“Human beings aren’t designed to expend energy continuously. Rather, we’re meant to pulse between spending and recovering energy.”
Mike Davies, Editor-in-Chief Ω
Well, here we are at the end of another semester (at least as far as issues of The Omega are concerned). Sure we’ve still got a few final assignments to hand in and maybe a few exams during the exam period to worry about, but we can see the light at the end of the tunnel, as the cliché goes.
Bad news, though. I have one more assignment for you fine folks after you’re done with your classwork for the semester.
That assignment is this: Sleep, relax, do something fun that doesn’t require much focus, and then sleep again.
Too often these days, people have opportunities to relieve the seemingly unbearable levels of stress that accompany post-secondary educational demands, but they don’t take advantage of them.
Trust me when I say that I fully realize many of you need to take the opportunity that the winter break affords you to stabilize (or at least subsidize) your financial situation by getting a seasonal job — or, more likely, picking up more hours at the job you already need to sustain yourself while at school.
I suggest that you at least take some time off, however, and there are more than a few reasons why.
Elizabeth Anne Scott, author of 8 Keys to Stress Management, award-winning health blogger and contributing columnist to Ask.com’s health section, writes a lot about “burnout,” which is a feeling I’m sure many of you have on a regular basis.
“If your whole life consists of responsibility and work, and you don’t have a creative outlet or regular outlet for good old fun, it’s harder to sustain yourself through the stressful times in life,” she wrote in a May 2012 article entitled, “Daily life stress and burnout: What presents the highest risk.”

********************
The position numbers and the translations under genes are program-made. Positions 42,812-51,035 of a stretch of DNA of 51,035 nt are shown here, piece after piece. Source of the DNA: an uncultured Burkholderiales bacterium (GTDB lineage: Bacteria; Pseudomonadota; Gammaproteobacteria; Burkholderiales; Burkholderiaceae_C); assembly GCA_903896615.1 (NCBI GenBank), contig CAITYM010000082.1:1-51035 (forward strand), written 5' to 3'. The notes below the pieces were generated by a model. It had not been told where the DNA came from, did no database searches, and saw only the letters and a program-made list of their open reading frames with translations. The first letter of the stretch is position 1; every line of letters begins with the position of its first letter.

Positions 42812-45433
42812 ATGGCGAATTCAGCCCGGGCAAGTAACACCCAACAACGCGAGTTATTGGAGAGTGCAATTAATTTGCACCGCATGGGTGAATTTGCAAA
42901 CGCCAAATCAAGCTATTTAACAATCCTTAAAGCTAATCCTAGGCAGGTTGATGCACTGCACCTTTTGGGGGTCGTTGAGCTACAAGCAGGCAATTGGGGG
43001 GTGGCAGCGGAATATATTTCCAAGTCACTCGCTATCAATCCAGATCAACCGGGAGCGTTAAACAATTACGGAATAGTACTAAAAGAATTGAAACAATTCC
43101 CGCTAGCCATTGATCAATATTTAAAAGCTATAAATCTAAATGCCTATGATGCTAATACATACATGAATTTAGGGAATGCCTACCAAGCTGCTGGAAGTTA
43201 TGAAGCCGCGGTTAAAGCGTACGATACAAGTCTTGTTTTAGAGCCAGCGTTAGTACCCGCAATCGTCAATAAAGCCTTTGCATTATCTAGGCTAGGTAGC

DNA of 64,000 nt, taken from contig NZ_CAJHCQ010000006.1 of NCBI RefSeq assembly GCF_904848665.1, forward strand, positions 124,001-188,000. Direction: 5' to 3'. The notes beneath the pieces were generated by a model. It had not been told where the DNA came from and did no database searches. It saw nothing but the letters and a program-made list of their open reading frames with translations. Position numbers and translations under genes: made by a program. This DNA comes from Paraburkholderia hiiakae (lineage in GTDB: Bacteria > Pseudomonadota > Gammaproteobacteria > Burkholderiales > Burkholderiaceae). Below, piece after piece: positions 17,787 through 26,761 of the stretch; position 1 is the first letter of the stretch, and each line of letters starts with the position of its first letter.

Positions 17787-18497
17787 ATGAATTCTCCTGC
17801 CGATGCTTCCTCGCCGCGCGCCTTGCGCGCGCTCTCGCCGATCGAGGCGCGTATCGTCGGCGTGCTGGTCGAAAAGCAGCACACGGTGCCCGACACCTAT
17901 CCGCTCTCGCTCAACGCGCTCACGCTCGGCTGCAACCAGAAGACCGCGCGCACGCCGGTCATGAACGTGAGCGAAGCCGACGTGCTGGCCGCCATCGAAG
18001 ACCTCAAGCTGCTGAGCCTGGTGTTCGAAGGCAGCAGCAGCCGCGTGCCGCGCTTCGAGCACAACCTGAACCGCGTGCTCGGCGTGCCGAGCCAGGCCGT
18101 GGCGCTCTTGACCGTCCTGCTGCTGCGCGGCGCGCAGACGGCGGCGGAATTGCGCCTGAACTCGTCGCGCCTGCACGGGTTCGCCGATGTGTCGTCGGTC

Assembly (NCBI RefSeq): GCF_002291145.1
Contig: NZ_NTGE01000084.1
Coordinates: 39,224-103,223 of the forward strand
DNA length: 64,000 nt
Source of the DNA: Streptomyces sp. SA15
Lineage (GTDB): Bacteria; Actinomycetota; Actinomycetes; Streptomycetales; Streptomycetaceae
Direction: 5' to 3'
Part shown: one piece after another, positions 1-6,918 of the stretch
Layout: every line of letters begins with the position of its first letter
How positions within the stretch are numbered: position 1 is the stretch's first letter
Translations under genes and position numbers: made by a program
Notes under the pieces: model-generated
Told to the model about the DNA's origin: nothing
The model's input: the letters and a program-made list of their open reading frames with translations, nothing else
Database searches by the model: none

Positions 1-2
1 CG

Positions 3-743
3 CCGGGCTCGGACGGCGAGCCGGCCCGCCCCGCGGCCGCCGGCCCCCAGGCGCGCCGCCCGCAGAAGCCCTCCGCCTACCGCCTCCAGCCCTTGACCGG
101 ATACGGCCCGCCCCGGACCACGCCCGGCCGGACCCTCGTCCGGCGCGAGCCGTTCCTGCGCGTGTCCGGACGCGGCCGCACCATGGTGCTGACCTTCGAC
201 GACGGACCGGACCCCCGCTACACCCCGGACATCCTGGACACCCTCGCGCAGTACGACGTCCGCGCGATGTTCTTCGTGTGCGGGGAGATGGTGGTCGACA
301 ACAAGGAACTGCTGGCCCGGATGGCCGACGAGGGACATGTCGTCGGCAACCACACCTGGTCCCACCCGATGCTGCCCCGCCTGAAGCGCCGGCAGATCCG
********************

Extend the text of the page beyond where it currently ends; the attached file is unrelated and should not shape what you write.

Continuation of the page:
In an earlier article (July 2011) she wrote about the importance of periodic vacations, saying, “the psychological benefits that come with more frequent vacations lead to increased quality of life, and that can lead to increased quality of work on the job.”
When you combine these two ideas, it says to me that it’s important to take a vacation once in a while that relieves you of your stressful responsibilities and allows you to recharge your emotional batteries with activities you enjoy in order to be better at the stressful stuff when that’s what you need to be accomplishing.
“The importance of restoration is rooted in our physiology,” agrees Tony Schwartz, author of Be excellent at anything: The four keys to transforming the way we work and live. “Human beings aren’t designed to expend energy continuously. Rather, we’re meant to pulse between spending and recovering energy.”
In his contribution to the New York Times in February of 2013, he outlines some of the important aspects of both human physiology and psychology and illustrates how rest and relaxation contribute to the effectiveness of a person when engaged in stressful, necessary activities.
In it he cites one of many studies that are out there in regards to how vacations (and other forms of downtime) contribute to productivity in which an accounting firm found that for every extra days of vacation an employee took over the course of a year, their work performance increased by eight per cent, as rated by their employer.
Couldn’t we all use an extra eight (or more) per cent increase in productivity?
Ten days of relaxation and focusing on entertainment and enjoyment could be all it takes, and what better time to engage with that rejuvenation than when it’s cold and windy and you don’t have to be in class for three weeks?
If it’s a realistic possibility for you, I highly suggest it. If it’s not, all I can say is don’t spend too much of your “downtime” over the break on stressful things like getting ahead of your readings before next semester starts.
If you have time to get some reading in, pick up a novel and escape into a different world instead of immersing yourself in the one you’ll be surrounded by in January.
And have a snowball fight.
See you in January.